But organisations whose leaders are not so high profile might use this episode to illustrate potential dangers for the future for all organisations, particularly in the light of the views coming from the Alliance for Strategic Leadership. The Institute, siding with many academics, believes that rather than requiring CEOs to have a Herculean-like list of strengths, future leaders should learn to share leadership with the rest of the senior management team.

As change consultants the world over know, employees do not believe a message that is delivered in words, and the actions of only a few of the management team – it requires ALL of the team to walk the talk, if the talk is going to be meaningful. This will apply equally to management teams who would, in addition to sharing responsibility and power, be collectively responsible for demonstrating the brand values.

This means that at the very least, the senior management team, alongside the CEO, need to be aware that their actions, whether in the spotlight of external scrutiny or under the microscope of their employees’ gaze, will send a message about the brand’s authenticity.

As a consultancy which believes that brand is defined by the experience of it (whether internal or external), and the experience is delivered mostly by people, fe3 consulting suggests five steps to help senior teams achieve the ability to act in brand character:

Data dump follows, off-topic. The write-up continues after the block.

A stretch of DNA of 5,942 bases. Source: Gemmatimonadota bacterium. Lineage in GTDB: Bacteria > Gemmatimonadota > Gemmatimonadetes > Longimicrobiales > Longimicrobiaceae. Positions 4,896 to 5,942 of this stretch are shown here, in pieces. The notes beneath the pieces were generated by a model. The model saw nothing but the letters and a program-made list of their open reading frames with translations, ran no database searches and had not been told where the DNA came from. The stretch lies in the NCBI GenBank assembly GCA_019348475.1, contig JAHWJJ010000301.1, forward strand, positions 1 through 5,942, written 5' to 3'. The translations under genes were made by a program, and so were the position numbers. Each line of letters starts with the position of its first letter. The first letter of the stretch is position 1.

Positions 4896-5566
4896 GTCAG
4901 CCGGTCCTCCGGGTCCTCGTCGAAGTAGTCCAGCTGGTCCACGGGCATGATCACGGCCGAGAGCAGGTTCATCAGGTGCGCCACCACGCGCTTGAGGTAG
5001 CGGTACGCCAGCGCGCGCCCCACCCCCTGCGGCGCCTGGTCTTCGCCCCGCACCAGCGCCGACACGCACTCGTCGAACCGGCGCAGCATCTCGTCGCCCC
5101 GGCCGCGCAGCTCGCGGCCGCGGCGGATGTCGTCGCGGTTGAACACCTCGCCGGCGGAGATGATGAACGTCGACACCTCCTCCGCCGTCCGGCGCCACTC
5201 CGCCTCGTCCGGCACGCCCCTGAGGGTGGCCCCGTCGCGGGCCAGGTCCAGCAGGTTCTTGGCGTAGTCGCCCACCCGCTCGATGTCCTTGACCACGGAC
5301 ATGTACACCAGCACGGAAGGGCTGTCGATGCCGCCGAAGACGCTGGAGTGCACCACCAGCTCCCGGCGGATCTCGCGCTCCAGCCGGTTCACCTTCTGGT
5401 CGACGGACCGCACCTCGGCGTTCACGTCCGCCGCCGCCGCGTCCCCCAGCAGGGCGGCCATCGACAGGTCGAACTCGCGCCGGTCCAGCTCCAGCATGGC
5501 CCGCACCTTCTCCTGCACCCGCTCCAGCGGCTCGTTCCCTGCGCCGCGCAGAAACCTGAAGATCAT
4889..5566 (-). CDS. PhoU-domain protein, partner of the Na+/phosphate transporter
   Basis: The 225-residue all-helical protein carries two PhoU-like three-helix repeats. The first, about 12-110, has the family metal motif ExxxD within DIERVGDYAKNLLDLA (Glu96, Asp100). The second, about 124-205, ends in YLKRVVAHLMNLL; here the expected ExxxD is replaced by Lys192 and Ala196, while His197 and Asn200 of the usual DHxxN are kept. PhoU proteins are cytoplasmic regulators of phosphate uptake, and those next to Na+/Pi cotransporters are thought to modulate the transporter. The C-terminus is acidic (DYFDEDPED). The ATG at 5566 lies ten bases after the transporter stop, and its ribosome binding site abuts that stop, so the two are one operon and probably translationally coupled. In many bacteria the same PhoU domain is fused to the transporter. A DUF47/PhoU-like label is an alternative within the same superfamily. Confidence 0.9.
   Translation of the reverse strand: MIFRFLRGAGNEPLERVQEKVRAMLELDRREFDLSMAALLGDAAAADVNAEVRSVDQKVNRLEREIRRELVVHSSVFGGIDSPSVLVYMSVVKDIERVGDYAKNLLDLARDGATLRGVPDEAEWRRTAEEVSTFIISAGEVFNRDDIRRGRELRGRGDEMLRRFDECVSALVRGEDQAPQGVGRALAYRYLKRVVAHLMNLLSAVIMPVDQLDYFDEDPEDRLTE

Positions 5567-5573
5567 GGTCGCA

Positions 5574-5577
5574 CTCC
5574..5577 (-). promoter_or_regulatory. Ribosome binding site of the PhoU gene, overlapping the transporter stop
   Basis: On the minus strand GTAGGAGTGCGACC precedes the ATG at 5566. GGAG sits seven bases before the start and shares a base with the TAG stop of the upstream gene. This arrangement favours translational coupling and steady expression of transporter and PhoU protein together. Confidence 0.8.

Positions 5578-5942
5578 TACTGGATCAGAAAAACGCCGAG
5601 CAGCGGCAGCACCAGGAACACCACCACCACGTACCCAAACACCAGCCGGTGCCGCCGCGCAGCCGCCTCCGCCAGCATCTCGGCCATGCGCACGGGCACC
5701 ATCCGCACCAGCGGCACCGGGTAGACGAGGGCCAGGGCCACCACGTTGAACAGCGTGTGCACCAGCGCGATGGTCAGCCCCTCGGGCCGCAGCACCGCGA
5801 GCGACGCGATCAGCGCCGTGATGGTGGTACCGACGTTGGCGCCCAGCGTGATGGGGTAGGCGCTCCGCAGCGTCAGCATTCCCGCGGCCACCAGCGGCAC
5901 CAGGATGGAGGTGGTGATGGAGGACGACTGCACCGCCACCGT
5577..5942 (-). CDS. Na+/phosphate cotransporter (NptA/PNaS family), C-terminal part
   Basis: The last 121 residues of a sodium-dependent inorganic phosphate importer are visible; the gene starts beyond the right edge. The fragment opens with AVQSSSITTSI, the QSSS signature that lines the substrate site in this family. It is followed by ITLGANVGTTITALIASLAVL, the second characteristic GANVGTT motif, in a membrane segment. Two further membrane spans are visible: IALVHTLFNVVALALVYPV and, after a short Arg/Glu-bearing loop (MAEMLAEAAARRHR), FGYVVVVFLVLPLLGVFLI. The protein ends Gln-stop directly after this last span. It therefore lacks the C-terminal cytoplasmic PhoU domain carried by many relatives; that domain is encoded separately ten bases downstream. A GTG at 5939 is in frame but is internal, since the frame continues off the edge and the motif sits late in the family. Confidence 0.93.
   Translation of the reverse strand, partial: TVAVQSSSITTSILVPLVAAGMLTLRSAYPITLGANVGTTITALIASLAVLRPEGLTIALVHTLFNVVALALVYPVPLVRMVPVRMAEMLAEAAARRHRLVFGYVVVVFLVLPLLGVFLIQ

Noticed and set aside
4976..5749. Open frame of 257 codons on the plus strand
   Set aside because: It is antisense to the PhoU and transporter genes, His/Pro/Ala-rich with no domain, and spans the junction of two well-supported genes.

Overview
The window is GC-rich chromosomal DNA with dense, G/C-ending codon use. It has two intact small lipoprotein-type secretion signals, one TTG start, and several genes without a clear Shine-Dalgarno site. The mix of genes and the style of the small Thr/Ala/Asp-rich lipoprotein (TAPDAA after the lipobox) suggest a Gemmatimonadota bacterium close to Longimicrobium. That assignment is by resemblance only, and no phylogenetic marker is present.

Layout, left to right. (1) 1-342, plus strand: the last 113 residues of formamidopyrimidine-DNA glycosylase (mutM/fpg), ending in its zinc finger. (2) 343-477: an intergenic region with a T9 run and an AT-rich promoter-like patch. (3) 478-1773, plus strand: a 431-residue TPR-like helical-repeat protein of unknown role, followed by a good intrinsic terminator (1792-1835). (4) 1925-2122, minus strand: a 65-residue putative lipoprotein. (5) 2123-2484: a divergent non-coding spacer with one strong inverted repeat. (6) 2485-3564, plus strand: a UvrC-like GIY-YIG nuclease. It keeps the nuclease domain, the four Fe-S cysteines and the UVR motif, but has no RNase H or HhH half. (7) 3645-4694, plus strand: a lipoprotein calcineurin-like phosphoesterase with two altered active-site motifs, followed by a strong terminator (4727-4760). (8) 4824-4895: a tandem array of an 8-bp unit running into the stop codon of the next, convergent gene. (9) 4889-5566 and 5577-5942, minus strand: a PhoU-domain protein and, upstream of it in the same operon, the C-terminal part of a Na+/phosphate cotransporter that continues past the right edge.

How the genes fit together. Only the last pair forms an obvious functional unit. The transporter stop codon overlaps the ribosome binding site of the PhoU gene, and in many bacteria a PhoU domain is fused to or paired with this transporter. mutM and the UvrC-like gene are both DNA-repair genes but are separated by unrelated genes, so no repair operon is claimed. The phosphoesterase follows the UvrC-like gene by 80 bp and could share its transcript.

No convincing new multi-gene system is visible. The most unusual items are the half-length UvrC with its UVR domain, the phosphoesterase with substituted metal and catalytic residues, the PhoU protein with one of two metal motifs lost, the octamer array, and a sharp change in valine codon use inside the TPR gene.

• Ensure everyone has the same views of what the brand values mean in practice. Even if people can recite them off by heart, that doesn’t mean that understanding of what you do is shared

  • Once the meaning of the values is clear, reward for displaying them. This doesn’t mean just in financial terms; promotion should be on the basis of holding and displaying the values – as well as having the skills for the job

  • Train and mentor those people who don’t hold the values

  • Ensure there are consequences for not holding the values – the value statements of many organisations are so much hot air because senior managers who are brilliant at their jobs are “forgiven” the fact they ignore the values

  • Finally, stick to it. Employees can see an “initiative” a mile away, and they shrug, and wait for it to pass. Changing people’s behaviour and encouraging them to display values can take a long, long time so once your senior team has adopted a set of values (which may also be a long process) they need to give it at least two years to sink in

The benefits of senior managers holding and regularly displaying the values include a multiplication of your brand message to external audiences and the strongest possible message to employees. Given the strategic and financial importance of the organisational brand, senior managers can either be a significant asset to their organisation in their role in cultivating the brand image – or a liability.

As Martha Stewart has discovered, acting in contradiction of her company’s brand values, acting out of “brand character” may be costly in the extreme.